ɫ̳

Skip to content
iStockphoto
iStockphoto
Author
UPDATED:

You really don’t need “affordability” indexes to measure the preposterous expense of Southern California housing.

Yes, these yardsticks of homebuying’s financial pain often overstate the monetary challenges for a suggested house hunter, who is arguably a unicorn.

I mean, who buys the typical home with the typical salary while getting a typical mortgage? This buyer’s true magical power is having enough cash for a 20% down payment, a common mathematical assumption in affordability calculations.

But set aside the statistical debate. Get over the fact that some cost-pressure measurement for your favorite town might be off. There’s little doubt that when local expenses are compared with any national yardstick, Southern California’s premium is accurately exorbitant.

Just to be sure, my trusty spreadsheet looked at three recent housing reports with perspective on local costs vs. the national picture.

The polite conclusion? Ouch!

Big chunk

estimates how much of a household’s median income would be gobbled up by a mortgage payment for a median-priced home listed in May.

The index says Southern California has eight of the nation’s 20 least-affordable cities for homebuyers.

This math – which assumes a 7.13% mortgage rate, a 20% down payment and property taxes – shows Los Angeles was No. 1 for its lack of affordability. The theoretical LA buyer would spend 99% of their income – yes, basically all of it – on the estimated $6,512 house payment. That buys you a $1.1 million house while eating up almost all the income of $78,671.

No. 3 was Irvine with an 85% slice of pay for an $8,982 payment on a $1.48 million house compared with a $126,861 income.

The rest of the Southern California cities in the study that ranked among the top 20 least-affordable …

No. 5 Long Beach: 70% – $4,771 payment on $799,900 house vs. $81,509 income.

No. 7 Anaheim: 69% – $5,234 payment on $879,999 house vs. $91,356 income.

No. 8 San Diego: 67% – $5,715 payment on $959,000 house vs. $101,797 income.

No. 12 Santa Ana: 63% – $4,581 payment on $774,494 house vs. $86,891 income.

No. 14 Chula Vista: 56% – $4,883 payment on $799,000 house vs. $105,230 income.

No. 19 Riverside: 53% – $3,768 payment on $631,000 house vs. $86,104 income.

Getting worse

Southern California house hunters also face two of the nation’s largest home-price increases, according to April’s .

This index tracks 30 major US markets – including four in Southern California – and offers some intriguing insights into what’s boosting prices.

Orange County’s home prices rose 10.2% by this math, the largest gain among the 30 markets tracked.

That surge included gains of 9.3% for what First American dubs “starter homes” – the cheapest third of homes sold. That was the sixth-biggest price jump within this “affordable” category of the 30.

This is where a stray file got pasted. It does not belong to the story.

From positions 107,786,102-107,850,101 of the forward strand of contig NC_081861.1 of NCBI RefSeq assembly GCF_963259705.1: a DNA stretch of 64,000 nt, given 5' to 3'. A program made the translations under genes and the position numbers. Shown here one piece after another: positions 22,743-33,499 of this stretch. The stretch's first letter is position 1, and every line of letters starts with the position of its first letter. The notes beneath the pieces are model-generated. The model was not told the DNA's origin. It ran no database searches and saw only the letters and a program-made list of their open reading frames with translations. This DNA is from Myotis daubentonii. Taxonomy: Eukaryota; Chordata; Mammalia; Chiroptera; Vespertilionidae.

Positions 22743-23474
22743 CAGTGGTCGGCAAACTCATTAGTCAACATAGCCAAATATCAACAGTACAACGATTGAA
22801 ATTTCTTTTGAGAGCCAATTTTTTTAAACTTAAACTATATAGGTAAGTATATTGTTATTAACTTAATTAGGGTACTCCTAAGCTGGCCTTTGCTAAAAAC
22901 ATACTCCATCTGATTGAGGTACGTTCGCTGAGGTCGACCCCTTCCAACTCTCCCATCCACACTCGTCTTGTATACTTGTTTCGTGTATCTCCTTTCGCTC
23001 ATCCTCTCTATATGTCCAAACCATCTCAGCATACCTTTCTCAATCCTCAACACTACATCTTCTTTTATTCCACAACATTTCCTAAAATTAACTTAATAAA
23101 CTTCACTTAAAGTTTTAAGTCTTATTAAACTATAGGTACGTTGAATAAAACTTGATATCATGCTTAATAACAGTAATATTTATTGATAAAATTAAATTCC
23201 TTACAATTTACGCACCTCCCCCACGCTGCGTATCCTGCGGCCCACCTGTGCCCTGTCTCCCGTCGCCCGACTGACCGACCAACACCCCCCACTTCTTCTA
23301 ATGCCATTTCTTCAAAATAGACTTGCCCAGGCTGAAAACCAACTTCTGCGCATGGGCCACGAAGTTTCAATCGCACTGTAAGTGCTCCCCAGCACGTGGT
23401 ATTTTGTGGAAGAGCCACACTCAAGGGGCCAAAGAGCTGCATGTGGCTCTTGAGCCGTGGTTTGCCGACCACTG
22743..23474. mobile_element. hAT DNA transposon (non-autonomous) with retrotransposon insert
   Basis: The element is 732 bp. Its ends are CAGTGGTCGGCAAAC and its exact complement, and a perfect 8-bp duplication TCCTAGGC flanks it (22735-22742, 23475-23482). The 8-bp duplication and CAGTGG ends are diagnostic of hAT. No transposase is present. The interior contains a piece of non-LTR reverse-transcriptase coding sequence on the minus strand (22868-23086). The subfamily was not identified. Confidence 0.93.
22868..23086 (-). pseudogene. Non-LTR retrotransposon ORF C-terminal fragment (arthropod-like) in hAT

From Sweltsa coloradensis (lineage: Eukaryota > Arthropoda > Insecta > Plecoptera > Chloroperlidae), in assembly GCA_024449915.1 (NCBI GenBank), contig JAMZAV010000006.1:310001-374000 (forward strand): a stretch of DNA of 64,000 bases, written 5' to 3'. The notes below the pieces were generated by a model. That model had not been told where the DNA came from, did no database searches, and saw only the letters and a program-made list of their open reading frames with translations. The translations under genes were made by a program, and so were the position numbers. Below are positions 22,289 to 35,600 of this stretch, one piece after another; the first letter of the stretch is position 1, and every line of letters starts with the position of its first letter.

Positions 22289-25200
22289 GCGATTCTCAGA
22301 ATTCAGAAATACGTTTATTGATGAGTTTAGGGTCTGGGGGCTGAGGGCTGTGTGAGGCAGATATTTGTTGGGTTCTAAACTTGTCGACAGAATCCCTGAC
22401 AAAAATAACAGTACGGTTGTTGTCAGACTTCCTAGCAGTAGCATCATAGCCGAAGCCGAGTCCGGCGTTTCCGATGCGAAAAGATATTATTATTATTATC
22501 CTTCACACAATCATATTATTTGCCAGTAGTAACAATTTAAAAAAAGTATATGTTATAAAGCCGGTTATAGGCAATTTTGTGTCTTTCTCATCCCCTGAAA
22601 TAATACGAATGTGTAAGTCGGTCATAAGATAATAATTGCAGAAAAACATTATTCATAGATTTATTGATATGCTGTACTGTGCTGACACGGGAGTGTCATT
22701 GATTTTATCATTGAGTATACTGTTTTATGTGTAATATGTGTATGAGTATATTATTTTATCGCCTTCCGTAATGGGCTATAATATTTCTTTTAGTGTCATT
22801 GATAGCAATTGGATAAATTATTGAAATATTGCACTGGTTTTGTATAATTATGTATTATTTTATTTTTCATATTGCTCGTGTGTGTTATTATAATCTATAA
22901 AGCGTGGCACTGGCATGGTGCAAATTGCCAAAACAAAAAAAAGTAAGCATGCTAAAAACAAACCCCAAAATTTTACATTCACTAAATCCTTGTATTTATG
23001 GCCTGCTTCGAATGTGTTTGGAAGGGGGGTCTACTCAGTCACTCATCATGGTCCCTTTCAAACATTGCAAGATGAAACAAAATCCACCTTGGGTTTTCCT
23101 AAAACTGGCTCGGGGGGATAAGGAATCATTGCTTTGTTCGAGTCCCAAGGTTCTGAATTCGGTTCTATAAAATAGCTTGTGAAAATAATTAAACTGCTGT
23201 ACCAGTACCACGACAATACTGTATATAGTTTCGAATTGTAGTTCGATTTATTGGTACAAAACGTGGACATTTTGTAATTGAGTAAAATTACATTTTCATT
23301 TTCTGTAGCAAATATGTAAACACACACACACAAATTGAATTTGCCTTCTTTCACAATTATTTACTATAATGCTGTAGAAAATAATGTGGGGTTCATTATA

Orange County was also No. 1 for “luxury home” appreciation with 10.3% gains among the priciest third of homes sold in April.

San Diego had the third-largest gains nationally, up 8% overall in a year. That included price hikes of 5.8% for starter homes (No. 13) and 10.2% for luxury homes (No. 2).

Two other Southern California markets showed more modest gains.

Los Angeles County homes were 4.3% pricier overall (No. 16) – with gains of 4.6% for starter homes (No. 16) and 4% for luxury homes (No. 18).

The Inland Empire saw a mere 2.6% increase overall (No. 24) – with 2.4% starter-home increases (No. 26) and 4.7% luxury-home gains (No. 15).

Poor options

If you’re considering renting a house in Southern California, the financial pain isn’t that much better.

Consider CoreLogic’s single-family rental index, which tracks the cost of living in a three-bedroom house nationally and in 20 US markets, including two from Southern California.

Renting a three-bedroom house in Los Angeles County cost $3,607 a month in February. That was 76% pricier than the national benchmark of $2,052 and was the fourth-highest rent among the 20 cities tracked.

No. 2 was San Diego County at $3,896 – 90% above the nation.

Yes, it could be worse: San Francisco’s typical house renters pay $4,757 a month, or 132% above the nation. And No. 3 is Honolulu at $3,748 rent, 83% higher than the US.

But there’s a slice of good news in the report – local rent hikes are moderating and look somewhat modest on this US scorecard.

The Los Angeles 1.2% rent hike in the 12 months ended in March ranked No. 15 of the 20 and was well below 3.3% increases of the previous year. And San Diego’s 3.1% rent hike ranked No. 10 vs. 5.4% in the previous year.

Nationally, house rents rose 3.4%. Seattle’s 6.3% rent hike was No. 1 while Austin’s 3.5% decline ranked No. 20.

Jonathan Lansner is business columnist for the Southern California ɫ̳ Group. He can be reached at jlansner@scng.com

Originally Published:

More in Housing